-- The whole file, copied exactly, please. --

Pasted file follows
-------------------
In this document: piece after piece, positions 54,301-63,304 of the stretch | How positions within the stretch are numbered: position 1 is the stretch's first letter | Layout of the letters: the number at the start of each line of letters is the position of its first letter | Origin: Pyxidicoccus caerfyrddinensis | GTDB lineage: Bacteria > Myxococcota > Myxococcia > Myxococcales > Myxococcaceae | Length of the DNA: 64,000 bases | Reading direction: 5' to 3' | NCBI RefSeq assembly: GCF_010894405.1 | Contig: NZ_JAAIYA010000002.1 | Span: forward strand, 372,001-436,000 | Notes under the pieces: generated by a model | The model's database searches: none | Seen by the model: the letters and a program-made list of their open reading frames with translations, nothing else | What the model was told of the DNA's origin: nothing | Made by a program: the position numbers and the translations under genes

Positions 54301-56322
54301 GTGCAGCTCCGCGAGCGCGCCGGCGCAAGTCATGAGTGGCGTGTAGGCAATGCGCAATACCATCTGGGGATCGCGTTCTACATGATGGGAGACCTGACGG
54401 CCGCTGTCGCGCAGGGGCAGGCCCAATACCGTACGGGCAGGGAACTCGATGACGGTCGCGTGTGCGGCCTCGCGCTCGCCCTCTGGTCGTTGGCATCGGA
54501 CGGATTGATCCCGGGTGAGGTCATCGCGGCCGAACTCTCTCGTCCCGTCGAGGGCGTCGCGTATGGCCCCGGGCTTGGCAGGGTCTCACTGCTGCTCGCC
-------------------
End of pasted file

In this document: piece after piece, positions 54,301-63,304 of the stretch | How positions within the stretch are numbered: position 1 is the stretch's first letter | Layout of the letters: the number at the start of each line of letters is the position of its first letter | Origin: Pyxidicoccus caerfyrddinensis | GTDB lineage: Bacteria > Myxococcota > Myxococcia > Myxococcales > Myxococcaceae | Length of the DNA: 64,000 bases | Reading direction: 5' to 3' | NCBI RefSeq assembly: GCF_010894405.1 | Contig: NZ_JAAIYA010000002.1 | Span: forward strand, 372,001-436,000 | Notes under the pieces: generated by a model | The model's database searches: none | Seen by the model: the letters and a program-made list of their open reading frames with translations, nothing else | What the model was told of the DNA's origin: nothing | Made by a program: the position numbers and the translations under genes

Positions 54301-56322
54301 GTGCAGCTCCGCGAGCGCGCCGGCGCAAGTCATGAGTGGCGTGTAGGCAATGCGCAATACCATCTGGGGATCGCGTTCTACATGATGGGAGACCTGACGG
54401 CCGCTGTCGCGCAGGGGCAGGCCCAATACCGTACGGGCAGGGAACTCGATGACGGTCGCGTGTGCGGCCTCGCGCTCGCCCTCTGGTCGTTGGCATCGGA
54501 CGGATTGATCCCGGGTGAGGTCATCGCGGCCGAACTCTCTCGTCCCGTCGAGGGCGTCGCGTATGGCCCCGGGCTTGGCAGGGTCTCACTGCTGCTCGCC